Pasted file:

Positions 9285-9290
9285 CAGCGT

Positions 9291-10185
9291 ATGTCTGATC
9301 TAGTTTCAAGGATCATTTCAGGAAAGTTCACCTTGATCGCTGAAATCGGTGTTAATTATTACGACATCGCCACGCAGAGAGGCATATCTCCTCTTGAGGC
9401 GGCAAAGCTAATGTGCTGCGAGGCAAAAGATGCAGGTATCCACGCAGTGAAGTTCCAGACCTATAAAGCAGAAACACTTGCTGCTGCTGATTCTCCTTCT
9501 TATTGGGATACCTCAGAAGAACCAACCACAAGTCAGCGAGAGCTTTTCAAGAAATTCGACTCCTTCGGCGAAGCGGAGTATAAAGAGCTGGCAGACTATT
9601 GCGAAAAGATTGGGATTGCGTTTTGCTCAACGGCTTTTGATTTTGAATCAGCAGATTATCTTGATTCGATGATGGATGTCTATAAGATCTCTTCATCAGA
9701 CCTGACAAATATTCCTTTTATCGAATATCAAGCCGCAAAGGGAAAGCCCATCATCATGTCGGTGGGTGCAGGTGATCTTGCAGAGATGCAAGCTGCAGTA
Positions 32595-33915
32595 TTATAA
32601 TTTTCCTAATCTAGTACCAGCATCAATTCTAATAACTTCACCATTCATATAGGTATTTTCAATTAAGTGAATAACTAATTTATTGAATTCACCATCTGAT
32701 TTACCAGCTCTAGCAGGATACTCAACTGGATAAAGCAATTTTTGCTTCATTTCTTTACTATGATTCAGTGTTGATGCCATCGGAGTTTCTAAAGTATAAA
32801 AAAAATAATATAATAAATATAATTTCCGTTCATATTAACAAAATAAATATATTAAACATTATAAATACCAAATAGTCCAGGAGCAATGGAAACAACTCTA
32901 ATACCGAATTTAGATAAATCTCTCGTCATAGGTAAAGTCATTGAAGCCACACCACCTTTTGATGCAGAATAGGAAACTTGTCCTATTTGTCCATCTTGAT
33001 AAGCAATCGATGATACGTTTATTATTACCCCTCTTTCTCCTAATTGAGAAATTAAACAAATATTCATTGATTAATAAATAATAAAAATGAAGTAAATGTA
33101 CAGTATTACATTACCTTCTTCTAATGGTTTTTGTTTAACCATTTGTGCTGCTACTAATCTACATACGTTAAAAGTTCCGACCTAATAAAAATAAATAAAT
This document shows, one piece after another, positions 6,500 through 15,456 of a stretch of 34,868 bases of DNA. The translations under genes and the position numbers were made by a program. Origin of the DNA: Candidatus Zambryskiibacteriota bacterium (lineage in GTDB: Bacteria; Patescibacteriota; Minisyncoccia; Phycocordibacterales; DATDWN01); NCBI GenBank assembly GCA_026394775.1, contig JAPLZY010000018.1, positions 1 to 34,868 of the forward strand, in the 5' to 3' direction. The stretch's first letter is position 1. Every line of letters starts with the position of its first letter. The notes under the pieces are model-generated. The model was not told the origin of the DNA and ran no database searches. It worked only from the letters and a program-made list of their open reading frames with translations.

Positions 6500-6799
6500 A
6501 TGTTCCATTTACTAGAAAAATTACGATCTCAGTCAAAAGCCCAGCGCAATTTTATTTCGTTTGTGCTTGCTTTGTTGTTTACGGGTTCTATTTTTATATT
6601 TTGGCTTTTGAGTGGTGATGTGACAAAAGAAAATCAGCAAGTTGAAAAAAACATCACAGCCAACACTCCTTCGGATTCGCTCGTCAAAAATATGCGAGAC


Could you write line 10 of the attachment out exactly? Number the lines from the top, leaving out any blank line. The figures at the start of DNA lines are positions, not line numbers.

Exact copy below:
Positions 32595-33915